• Sterling also recovered somewhat, following four months of weakness
  • Inflation expectations and bond yields continued to rise
  • New position in One Savings Bank (OSB), a specialist mortgage lender to predominantly professional buy-to-let landlords. OSB is a high return on equity business, on a depressed valuation, with a healthy dividend yield, well covered by earnings
  • New investment in Civitas Social Housing. Company floated mid- November to provide a pure-play on Social Housing by acquiring fully occupied residential property portfolios from housing associations and local authorities. Company is targeting a yield of 5% from quasi-government backed cash flows, which are index-linked

SIGT

  • No asset allocation target changes during the month
  • UK mid-caps resumed their post-Brexit recovery in relation to large caps, following a pause in late-September and October
  • The US dollar was strong on the back of expectations that Trump government would boost growth and thus increase need for interest rate hikes
  • Sterling also recovered somewhat, following four months of weakness
  • Inflation expectations and bond yields continued to rise
  • New position in One Savings Bank (OSB), a specialist mortgage lender to predominantly professional buy-to-let landlords. OSB is a high return on equity business, on a depressed valuation, with a healthy dividend yield, well covered by earnings
  • IShares FTSE UK Dividend Plus ETF sold to finance OSB purchase
  • New investment in Civitas Social Housing. Company floated mid- November to provide a pure-play on Social Housing by acquiring fully occupied residential property portfolios from housing associations and local authorities. Company is targeting a yield of 5% from quasi-government backed cash flows, which are index-linked
  • Funding for this purchase was largely provided by the sale of GCP Student Living, which had been a good investment but where the yield of just under 4% was, we felt, now offering less value
  • Overseas equity fund consolidation continued with sales of Schroder Oriental Income being used to increase the existing holding in Aberdeen Asian Equity Income, which was bought on a discount to NAV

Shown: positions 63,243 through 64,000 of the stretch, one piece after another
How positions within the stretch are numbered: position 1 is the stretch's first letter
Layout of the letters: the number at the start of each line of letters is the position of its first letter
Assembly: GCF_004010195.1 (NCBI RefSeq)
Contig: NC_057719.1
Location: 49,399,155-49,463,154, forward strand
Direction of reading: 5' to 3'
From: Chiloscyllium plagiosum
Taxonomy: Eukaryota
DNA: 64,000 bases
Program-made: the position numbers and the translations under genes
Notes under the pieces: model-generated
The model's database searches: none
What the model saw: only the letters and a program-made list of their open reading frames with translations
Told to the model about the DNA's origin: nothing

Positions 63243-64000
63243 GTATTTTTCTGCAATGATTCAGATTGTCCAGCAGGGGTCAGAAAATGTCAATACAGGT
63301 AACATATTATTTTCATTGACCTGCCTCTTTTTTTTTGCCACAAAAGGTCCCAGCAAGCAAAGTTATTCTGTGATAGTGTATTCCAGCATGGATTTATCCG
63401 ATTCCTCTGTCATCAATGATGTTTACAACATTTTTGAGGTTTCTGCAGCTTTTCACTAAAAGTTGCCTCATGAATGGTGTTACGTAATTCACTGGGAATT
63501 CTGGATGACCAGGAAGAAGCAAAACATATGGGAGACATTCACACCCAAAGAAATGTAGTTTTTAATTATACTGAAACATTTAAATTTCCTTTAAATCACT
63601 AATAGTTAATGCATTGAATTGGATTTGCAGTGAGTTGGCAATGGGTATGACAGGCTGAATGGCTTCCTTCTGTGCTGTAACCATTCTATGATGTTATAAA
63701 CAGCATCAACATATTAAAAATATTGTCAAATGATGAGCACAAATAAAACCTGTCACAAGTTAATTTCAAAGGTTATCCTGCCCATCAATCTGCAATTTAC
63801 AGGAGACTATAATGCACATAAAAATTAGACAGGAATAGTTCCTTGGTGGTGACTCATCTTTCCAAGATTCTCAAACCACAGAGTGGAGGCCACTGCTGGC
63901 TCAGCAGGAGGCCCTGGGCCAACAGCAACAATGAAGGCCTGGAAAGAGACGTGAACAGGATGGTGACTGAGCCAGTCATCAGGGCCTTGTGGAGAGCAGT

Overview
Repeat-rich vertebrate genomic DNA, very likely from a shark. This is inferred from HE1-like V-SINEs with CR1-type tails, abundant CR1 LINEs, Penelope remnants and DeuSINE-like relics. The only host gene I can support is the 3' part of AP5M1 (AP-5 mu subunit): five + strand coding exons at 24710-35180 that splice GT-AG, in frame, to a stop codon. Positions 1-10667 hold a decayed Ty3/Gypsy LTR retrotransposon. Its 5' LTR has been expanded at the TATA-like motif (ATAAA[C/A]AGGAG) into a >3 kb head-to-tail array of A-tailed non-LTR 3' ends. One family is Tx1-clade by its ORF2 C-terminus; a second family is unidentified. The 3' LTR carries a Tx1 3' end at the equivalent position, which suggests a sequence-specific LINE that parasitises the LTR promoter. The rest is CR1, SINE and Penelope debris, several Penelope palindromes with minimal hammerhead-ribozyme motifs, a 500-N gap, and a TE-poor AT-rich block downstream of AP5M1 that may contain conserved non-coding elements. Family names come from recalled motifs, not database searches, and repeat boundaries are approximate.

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Important Information

Past performance is not a guide to future returns. The information in this document is as at 31.10.2016 unless otherwise stated. The value of investments and any income may fluctuate and investors may not get back the full amount invested.
This document is provided for the purpose of information only and if you are unsure of the suitability of these investments you should take independent advice.
The views expressed are those of Peter Elston at the time of writing and are subject to change without notice. They are not necessarily the views of Seneca and do not constitute investment advice. Whilst Seneca has used all reasonable efforts to ensure the accuracy of the information contained in this communication, we cannot guarantee the reliability, completeness or accuracy of the content.
LF Seneca Funds
These funds may experience high volatility due to the composition of the portfolio or the portfolio management techniques used. Before investing you must read the key investor information document (KIID) as it contains important information regarding the funds, including charges, tax and fund specific risk warnings and will form the basis of any investment. The prospectus, KIID and application forms are available from Link Fund Solutions, the Authorised Corporate Director of the funds (0345 608 1497).
Seneca Global Income & Growth Trust plc
Before investing you should read the Trust’s listing particulars which will exclusively form the basis of any investment. Net Asset Value (NAV) performance may not be linked to share price performance, and shareholders could realise returns that are lower or higher in performance. The annual investment management charge and other charges are deducted from income and capital.

Seneca Investment Managers Limited is the Investment Manager of the Funds (0151 906 2450) and is authorised and regulated by the Financial Conduct Authority and is registered in England No. 4325961 with its registered office at Tenth Floor, Horton House, Exchange Flags, Liverpool, L2 3YL. FP16/215.